Dead Cat - the work of Matthew Gaffen


Dig On For Victory

I went to the coast this weekend and bought this book. The man on the front is my role model.

Following up my rather negative and apocalyptic post 'Increased Chances', I've decided to try and make some positive action myself. Thinking about things whilst at dover castle, specifically the secret war time tunnels made me consider the fact that the attitude during the war of 'make do and mend' and 'dig for victory' are still more than relevant now. Although we're no longer facing lack of supply due to trade routes being cut off, we are experiencing increasingly dwindling resources, and this is being hidden from us to some extent by large corporates because they depend on our dependency on them. As a result of that I have now started preparing my garden for the cultivation of vegetables, and should you feel compelled to join me I heartily encourage you to! I'd also like to encourage any sort of dialogue about gardening too, so please chip in if you'd like advice, or conversely have some advice for me!

I wasn't really planning on making this post until after I'd finished work for the day so I don't have any images of work in progress. But here's the result of a few hours work on my day off - a large hole, about a foot deep, by two wide by four long.

Why is there a large hole in the end of my garden? I'm guessing that this is a question that both my housemates and the reader might be wondering.

I'm doing what is known as 'double digging', illustrated by the diagram below:

This is going to take a very long time, I have to dig up the entire garden, but considering it's been neglected for a very long time and not been used for vegetables, I think it's worth it. It also has a very high clay content, so over the next few days I'm going to buy some garden lime to help break it up a little.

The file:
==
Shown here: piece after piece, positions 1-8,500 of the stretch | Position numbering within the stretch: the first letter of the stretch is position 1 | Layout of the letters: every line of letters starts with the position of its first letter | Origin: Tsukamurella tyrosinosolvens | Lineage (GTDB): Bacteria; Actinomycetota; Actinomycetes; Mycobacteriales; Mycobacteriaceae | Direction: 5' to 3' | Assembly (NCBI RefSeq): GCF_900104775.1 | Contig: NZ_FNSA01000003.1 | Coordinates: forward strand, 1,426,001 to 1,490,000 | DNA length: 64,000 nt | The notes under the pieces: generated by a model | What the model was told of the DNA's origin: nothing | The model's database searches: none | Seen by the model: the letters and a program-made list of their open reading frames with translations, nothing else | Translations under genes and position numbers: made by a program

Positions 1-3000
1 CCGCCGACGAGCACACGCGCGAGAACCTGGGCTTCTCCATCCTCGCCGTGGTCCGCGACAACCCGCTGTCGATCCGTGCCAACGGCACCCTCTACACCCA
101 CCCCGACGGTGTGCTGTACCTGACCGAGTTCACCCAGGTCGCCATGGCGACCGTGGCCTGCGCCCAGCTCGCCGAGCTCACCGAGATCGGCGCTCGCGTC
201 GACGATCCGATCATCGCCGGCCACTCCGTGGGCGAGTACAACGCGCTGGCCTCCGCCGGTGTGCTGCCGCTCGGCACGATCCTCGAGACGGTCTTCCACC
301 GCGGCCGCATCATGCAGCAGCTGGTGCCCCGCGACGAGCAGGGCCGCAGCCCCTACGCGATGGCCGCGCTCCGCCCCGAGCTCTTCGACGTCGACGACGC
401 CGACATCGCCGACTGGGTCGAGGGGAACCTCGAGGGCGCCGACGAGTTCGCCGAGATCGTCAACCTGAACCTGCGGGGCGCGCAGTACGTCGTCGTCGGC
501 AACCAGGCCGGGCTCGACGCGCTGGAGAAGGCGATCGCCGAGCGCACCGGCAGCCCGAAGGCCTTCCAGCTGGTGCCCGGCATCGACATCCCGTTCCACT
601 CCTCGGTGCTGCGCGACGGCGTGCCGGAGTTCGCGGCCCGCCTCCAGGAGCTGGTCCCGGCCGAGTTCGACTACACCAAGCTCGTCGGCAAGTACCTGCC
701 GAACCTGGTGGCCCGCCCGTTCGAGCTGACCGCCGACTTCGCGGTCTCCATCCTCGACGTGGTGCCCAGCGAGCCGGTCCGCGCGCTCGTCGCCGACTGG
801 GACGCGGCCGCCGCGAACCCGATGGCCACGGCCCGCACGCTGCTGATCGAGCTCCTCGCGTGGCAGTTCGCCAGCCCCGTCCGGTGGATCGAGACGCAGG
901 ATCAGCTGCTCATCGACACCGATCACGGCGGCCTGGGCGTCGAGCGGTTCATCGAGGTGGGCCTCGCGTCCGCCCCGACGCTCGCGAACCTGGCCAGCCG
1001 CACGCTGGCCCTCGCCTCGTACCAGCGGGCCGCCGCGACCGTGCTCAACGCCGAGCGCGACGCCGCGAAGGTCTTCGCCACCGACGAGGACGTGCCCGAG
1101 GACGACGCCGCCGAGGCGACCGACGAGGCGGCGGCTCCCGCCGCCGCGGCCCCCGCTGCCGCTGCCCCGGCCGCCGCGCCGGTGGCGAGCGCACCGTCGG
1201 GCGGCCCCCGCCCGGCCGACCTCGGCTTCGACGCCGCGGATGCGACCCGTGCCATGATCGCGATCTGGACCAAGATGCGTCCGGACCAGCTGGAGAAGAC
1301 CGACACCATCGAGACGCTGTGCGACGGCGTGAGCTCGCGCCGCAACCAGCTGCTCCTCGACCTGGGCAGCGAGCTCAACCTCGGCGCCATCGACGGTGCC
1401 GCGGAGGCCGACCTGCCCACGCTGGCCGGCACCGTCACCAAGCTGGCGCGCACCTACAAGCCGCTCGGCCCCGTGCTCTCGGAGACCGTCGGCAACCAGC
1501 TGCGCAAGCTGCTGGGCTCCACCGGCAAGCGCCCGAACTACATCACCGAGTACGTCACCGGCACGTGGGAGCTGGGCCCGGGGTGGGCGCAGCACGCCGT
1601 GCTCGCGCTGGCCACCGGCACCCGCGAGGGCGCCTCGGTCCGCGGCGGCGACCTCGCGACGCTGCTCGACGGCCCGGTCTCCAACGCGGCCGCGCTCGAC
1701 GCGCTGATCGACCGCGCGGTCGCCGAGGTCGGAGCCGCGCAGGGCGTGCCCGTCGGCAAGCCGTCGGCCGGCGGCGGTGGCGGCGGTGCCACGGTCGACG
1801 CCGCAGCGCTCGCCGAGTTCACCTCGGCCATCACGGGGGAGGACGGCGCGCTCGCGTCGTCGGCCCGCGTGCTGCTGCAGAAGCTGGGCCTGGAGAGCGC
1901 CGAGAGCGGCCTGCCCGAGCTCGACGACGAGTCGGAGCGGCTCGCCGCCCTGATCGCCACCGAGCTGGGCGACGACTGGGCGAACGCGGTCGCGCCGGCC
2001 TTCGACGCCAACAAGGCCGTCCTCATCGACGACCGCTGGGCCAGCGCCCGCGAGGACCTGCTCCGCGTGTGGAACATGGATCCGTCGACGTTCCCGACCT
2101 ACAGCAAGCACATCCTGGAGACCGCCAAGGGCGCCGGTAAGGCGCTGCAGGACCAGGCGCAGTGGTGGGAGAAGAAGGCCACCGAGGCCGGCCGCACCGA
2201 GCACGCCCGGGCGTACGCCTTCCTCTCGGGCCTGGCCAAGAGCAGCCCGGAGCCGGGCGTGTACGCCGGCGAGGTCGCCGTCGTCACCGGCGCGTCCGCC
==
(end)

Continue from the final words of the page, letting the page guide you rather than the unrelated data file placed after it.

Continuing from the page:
My housemates have the allotment covered up with a tarp for now - to prevent weeds from growing, and killing off the ones that are there at the moment.

Another thing I've found from my new book is that it can really make a difference how clean you keep your tools. The garden tools in my house had routinely left with mud on them in the shed and have developed a smattering of rust. Fortunately I've found a pretty good recipe for removing this. It's just vinegar, baking soda, and a piece of tinfoil scrunched up with the shiny side facing out. Mix the vinegar and the soda, dip the foil into the mixture, and give your garden tools a scrub.

It works surprisingly well, and although they're not rust free yet, they look significantly better!

I'm going too keep at it with this garden, hopefully this series of posts will help spur me on.

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